Abstract Thinking Skills
Abstract thinking skills develop over the course of a child's early developmental years and throughout adolescence. Development of these cognitive skills is largely dependent on stage of growth and on various biological processes including myelination, which increases the speed at which an individual can process information. Researchers have developed the information processing model to describe the actions of the brain when human beings think. This model helps us explain how human beings achieve higher cognitive abilities. Abstract thinking skills are developed in various ways, in and out of the classroom.
Keywords Abstraction; Adolescence; Developmental Psychology; Information Processing Model; Meta-cognition; Myelination; Strategies; Symbols
The skills an individual needs to excel in today's workplace have changed dramatically since the advent of our modern education system. Our economy has become increasingly global, more technologically advanced, and the competencies individuals display in order to work in the majority of fields today reflects these changes. Today's economy largely requires a college education, and a skill set that includes being able to think abstractly.
Historically, how children learn and what they are able to do has been shaped largely by the work of two noteworthy researchers: Jean Piaget and Lev Vygotsky. Both theories continue to be applied to educational methods today. Piaget and Vygotsky were concerned with the development of higher cognition and social behavior in human beings. Piaget described intelligence as the process by which an individual could adapt to its environment using two processes - assimilation and accommodation, and identified four stages of cognitive development that occurred from infancy throughout adulthood. In each stage, certain behaviors and capabilities were noted, from object permanence in infancy to the ability to use symbols to represent abstract concepts in and throughout adulthood (Huitt & Hummel, 2003).
Vygotsky believed that interactions with others shape human beings in their behavior and ability to think and learn. He believed that social interaction with others was critical to learning, and that all higher quality learning actually occurs as a result of these relationships. Furthermore, Vygotsky's theory also purported that there are certain cognitions that can only occur in a specific time frame of an individual's life - the zone of proximal development - and what and how much an individual learns depends upon interactions with those around them. His theory argued that the guidance of an adult or peers could teach an individual much more than they could learn on their own (Wertsch, 1985).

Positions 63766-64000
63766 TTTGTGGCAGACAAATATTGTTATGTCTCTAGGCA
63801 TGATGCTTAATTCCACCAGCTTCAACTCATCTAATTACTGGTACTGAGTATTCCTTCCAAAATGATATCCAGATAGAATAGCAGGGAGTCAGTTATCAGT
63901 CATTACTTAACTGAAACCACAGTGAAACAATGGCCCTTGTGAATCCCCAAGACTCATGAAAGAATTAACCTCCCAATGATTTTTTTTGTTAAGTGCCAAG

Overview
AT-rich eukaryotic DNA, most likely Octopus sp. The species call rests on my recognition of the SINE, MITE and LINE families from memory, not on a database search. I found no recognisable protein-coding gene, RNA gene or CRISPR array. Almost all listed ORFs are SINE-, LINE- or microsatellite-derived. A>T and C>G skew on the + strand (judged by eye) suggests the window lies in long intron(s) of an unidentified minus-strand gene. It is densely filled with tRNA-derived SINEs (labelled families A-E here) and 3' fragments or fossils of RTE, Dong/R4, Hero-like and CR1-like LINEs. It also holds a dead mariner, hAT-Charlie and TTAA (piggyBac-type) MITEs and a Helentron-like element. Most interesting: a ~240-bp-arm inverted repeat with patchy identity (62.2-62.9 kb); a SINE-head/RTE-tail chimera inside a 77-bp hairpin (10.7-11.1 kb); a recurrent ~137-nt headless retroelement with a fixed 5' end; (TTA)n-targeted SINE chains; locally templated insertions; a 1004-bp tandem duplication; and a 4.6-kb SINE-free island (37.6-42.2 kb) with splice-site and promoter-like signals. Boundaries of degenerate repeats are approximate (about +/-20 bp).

The theories of Piaget and Vygotsky were influential to other educational researchers and psychologists, including John Dewey and Jerome Bruner. However, we are still learning about the most successful ways to develop and encourage abstract thinking skills in an educational setting. While these early theories very much shaped how we view the development of thinking and learning today, more recent research has shed light on the development of abstract thinking. While Piaget was focused largely on stages of development, and saw these stages as separate and related to a child's age, current research has focused largely on the information processing theory, which akins the human brain to a computer that manages information by storing knowledge, and getting to that knowledge by utilizing a range of strategies. Thinking occurs as human beings store and retrieve information. The information processing model sees development of thought as a more fluid model, rather than progress occurring in stages of development as Piaget described it.
Abstract thinking is the ability to take concrete experiences and knowledge and apply them to other ideas and problems. It is an essential skill in problem solving, and experts agree that all substantial and noteworthy learning involves abstract thinking (Poole, Miller, & Church, 2005). Developing abstract thinking skills is imperative for children, and development takes place throughout their education, well into adulthood.
Educational psychology is closely linked to developmental and cognitive psychology. Research from all of these fields helps us explain how abstract thinking skills develop in individuals, and how these skills can be encouraged in a school setting. One of the most critical areas in which abstract thinking skills can and should be developed is in the classroom. Teachers and schools can use various strategies and instructional methods to encourage students to think abstractly.